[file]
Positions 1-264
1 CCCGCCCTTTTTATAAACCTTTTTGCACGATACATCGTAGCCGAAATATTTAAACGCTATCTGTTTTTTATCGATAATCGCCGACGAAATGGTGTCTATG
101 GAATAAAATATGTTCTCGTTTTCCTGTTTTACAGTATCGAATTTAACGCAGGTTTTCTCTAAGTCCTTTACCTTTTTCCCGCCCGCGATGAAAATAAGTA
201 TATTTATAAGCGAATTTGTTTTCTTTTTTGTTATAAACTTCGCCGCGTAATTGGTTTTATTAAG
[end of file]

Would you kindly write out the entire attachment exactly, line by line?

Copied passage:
Positions 1-264
1 CCCGCCCTTTTTATAAACCTTTTTGCACGATACATCGTAGCCGAAATATTTAAACGCTATCTGTTTTTTATCGATAATCGCCGACGAAATGGTGTCTATG
101 GAATAAAATATGTTCTCGTTTTCCTGTTTTACAGTATCGAATTTAACGCAGGTTTTCTCTAAGTCCTTTACCTTTTTCCCGCCCGCGATGAAAATAAGTA
201 TATTTATAAGCGAATTTGTTTTCTTTTTTGTTATAAACTTCGCCGCGTAATTGGTTTTATTAAG